As we previously discussed, MoCRA requires cosmetic product manufacturer and processors to register their facilities with the U.S. Food and Drug Administration (FDA). On August 7, 2023, FDA announced that it had published a draft guidance on cosmetic product facility registration and product listings, as required under the Modernization of Cosmetics Regulation Act of 2022 (MoCRA). The draft guidance intends to help the industry by providing relevant requirements and definitions, explaining who is responsible for making submissions, what details to include, and how and when to make the submissions. It also provides information on exemptions, such as those for certain small businesses.
The Modernization of Cosmetics Regulation Act of 2022 (“MoCRA”) was signed into law on December 29, 2022. MoCRA expands the authority of the U.S. Food and Drug Administration (“FDA”) to regulate cosmetics and serves as the most significant change to the regulation of cosmetics since the passage of the Federal Food, Drug, and Cosmetic (FD&C) Act in 1938. MoCRA is a seismic shift in the world of cosmetic regulation, bringing new authorities to the FDA that are similar to those that currently exist for food, drugs and medical devices, among other regulated products. MoCRA has sweeping implications for domestic and international cosmetics manufacturers that market products in the U.S.
The President swore in a new face to the Commission for the Consumer Product Safety Commission (CPSC) on June 30, 2022. Mary T. Boyle, however, is not an entirely new face as she served in various positions within the CPSC for more than a decade. She formerly served in various leadership rules, including CPSC’s Executive Director from 2018 before being confirmed as the new Commissioner. Ms. Boyle also served as CPSC’s Senior Counselor for Policy and Planning, General Counsel, and Deputy General Counsel.Continue Reading Mary T. Boyle: New Commissioner for the Consumer Product Safety Commission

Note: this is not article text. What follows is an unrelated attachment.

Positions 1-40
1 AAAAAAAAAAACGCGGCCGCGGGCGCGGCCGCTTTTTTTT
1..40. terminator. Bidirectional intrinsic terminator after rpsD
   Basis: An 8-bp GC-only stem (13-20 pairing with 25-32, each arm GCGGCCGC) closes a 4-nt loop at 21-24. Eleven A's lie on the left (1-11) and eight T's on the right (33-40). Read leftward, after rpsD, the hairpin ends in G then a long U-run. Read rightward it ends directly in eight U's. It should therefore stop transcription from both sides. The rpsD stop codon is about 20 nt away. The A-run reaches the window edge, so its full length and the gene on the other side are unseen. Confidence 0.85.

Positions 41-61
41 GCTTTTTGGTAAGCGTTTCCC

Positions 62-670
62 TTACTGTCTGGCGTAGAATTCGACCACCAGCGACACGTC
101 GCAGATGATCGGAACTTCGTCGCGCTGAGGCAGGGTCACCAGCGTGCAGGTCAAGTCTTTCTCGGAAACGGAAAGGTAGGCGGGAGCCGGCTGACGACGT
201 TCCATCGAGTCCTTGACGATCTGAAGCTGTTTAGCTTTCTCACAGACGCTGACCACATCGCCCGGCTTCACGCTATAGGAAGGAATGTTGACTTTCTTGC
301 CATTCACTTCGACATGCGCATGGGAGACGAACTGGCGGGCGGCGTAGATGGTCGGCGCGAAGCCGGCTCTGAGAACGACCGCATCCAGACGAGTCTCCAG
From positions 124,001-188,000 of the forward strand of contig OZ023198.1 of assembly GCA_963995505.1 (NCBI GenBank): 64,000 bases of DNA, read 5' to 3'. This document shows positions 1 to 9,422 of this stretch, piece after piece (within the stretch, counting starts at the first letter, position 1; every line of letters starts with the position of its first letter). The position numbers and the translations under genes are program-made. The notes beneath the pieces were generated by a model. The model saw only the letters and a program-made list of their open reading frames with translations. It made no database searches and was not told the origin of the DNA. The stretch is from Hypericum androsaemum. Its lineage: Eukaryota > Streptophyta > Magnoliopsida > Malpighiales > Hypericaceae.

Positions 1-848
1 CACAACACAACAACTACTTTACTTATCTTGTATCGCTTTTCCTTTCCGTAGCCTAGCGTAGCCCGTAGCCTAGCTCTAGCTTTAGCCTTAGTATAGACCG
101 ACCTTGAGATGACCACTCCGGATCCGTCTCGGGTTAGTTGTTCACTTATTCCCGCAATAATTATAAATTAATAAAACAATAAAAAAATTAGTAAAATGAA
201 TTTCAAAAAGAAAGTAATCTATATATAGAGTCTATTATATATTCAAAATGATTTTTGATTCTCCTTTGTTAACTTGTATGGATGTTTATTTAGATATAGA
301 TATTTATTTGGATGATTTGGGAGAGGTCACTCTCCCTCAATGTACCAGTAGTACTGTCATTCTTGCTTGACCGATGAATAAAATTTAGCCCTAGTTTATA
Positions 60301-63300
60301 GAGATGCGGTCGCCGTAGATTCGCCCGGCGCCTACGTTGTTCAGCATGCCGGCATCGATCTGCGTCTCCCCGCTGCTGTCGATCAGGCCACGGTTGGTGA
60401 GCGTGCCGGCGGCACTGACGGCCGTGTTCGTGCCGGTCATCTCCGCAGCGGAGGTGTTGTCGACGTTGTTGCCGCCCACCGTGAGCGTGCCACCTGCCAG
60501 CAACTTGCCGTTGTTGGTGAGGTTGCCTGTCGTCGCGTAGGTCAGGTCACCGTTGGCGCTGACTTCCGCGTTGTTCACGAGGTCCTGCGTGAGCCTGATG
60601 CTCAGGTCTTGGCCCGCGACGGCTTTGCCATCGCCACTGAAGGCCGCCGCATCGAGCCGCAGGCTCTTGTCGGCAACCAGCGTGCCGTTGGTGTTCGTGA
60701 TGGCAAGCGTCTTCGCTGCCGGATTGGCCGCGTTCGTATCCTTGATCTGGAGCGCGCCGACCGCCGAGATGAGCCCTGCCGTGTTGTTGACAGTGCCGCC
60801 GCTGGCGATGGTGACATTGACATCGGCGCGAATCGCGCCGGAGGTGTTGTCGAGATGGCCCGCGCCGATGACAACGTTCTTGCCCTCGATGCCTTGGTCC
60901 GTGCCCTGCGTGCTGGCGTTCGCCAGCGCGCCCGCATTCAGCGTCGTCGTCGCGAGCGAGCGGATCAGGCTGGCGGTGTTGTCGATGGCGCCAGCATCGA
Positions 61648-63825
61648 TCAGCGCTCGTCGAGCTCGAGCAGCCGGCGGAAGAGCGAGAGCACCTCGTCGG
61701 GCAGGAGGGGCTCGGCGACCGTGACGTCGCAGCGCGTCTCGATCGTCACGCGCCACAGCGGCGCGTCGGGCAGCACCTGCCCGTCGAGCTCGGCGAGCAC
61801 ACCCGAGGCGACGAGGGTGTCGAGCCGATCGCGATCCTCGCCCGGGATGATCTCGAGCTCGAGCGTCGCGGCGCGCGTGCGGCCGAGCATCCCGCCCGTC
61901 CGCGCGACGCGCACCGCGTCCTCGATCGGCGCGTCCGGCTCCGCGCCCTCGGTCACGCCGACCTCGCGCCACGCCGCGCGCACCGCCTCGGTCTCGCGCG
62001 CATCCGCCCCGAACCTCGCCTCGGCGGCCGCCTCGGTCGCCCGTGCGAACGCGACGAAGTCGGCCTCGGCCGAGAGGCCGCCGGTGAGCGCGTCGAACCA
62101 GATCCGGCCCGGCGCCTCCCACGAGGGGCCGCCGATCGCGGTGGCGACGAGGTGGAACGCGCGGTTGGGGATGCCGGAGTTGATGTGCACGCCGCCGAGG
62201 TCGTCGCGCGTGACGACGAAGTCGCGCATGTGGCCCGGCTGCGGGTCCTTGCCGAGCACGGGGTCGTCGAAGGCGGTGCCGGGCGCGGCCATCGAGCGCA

In July of 2021, after more than five months of silence, President Biden finally announced his nominations to the U.S. Consumer Product Safety Commission (“CPSC”), which included Alexander Hoehn-Saric, as Commissioner and Chair, Richard Trumka Jr., as Commissioner, and Mary T. Boyle, as Commissioner.
Continue Reading U.S. Senate Committee Approves Biden’s CPSC Nominations
Heavy metals, such as arsenic, lead, cadmium, and mercury, are present in baby foods produced by U.S. baby food manufacturers according to a report released in February by the U.S. House of Representatives Subcommittee on Economic and Consumer Policy. Heavy metals are considered dangerous to human health and are especially concerning for children and babies, who are more susceptible to the neurological effects associated with exposure to heavy metals.
Continue Reading Heavy Metals in Baby Food – Congressional Report Unleashes a Flood of Litigation